Monsoon Tips: 5 Mistakes To Avoid While Preparing Mushrooms

Along with soothing rain and a cooling breeze, monsoons also bring a variety of fresh produce for us, such as corn, jamun, carrots, and various green vegetables. They are not only delicious in taste but also provide us with various nutrients that help improve our overall health. Mushrooms are another monsoon delight that is widely consumed in India

Available in many varieties, such as button, oyster, rugda, and olmi, these edible fungi are loaded with plenty of essential nutrients. According to WebMD, mushrooms are rich in vitamins, minerals, and antioxidants, along with being low in calories. Incorporating them into your diet can lower blood pressure, boost the immune system, and aid weight loss. Some popular dishes prepared with mushrooms are soup, garlic mushrooms, curry, biryani, and mushroom chilli. It can also become a part of your sandwiches, pizza, spaghetti, and pasta.

Mushrooms are a delicious vegetable, but if not cooked properly, they can ruin the entire dish instead of improving it. So, here are five mistakes to avoid while cooking mushrooms: 

Not Washing Properly

This is the first and most important step in cooking mushrooms. During monsoons, they are more prone to insects and bacteria because of the moisture-laden atmosphere, so always clean them properly. It is better to wash them beforehand and dry them out well, as they have a habit of soaking up water. Wash them and let them dry for at least one hour before cooking, or else they will become soggy.

Adding Salt Too Early

Salt is an important ingredient for preparing mushrooms, but never add it too early. Adding salt immediately after throwing mushrooms in the pan will give them an unpleasant rubbery texture and spoil the taste. This is because mushrooms lose water naturally while cooking, and salt will accelerate the process, making them dry out too quickly. So, always add salt near the end of cooking.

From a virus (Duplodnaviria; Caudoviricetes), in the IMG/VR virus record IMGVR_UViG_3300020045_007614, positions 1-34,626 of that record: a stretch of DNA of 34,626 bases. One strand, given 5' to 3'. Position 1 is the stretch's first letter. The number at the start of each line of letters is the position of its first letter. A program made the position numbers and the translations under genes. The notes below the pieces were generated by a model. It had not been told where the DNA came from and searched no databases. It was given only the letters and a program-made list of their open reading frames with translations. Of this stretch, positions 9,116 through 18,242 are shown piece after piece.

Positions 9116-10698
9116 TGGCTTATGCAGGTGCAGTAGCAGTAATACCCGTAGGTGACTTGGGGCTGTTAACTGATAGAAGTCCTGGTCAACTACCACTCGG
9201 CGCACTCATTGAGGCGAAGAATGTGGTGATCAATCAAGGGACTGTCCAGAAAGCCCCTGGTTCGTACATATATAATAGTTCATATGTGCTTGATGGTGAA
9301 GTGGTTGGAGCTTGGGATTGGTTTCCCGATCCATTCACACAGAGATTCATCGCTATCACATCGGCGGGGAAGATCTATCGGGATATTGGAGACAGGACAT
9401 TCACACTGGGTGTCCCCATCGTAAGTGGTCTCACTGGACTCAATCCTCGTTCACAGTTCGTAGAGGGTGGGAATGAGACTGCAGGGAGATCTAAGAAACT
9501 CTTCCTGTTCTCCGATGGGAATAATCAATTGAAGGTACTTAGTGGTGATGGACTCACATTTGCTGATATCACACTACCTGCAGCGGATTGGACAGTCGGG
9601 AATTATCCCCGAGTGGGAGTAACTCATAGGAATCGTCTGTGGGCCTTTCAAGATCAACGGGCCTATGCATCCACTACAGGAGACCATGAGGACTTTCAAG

Slicing Them Too Thin 

This is another common mistake that most of us make. Thinly sliced mushrooms can be good for pizza but not for other dishes such as soups, stews, and curries. This is because they tend to shrink during cooking. So, if you want to get the right texture, always slice them into thicker pieces. Slice them into half an inch of thickness for best results. 

Cooking Them At The Wrong Temperature

The temperature of your cooking stove plays a crucial role while preparing mushroom dishes. No matter which variety of mushroom you're preparing, if the temperature is not right, your dish will either be damp or burnt. For roasting, the right temperature is medium-high heat, and when pan-frying them, prefer medium heat. As they are naturally full of water, cooking on a low flame can make them soggy. Also, do not go for too much heat, as they can burn. 

Not Using Enough Oil

Just like water, mushrooms also absorb oil. Therefore, always add enough oil to the cooking pot to prevent it from burning. You can use any kind of cooking fat, from light olive oil to rich butter, but just make sure that you have added enough. This applies to all kinds of mushrooms. Another important point is that mushrooms take longer to cook as compared to other vegetables, so do not be afraid to leave them on the stove for a little longer.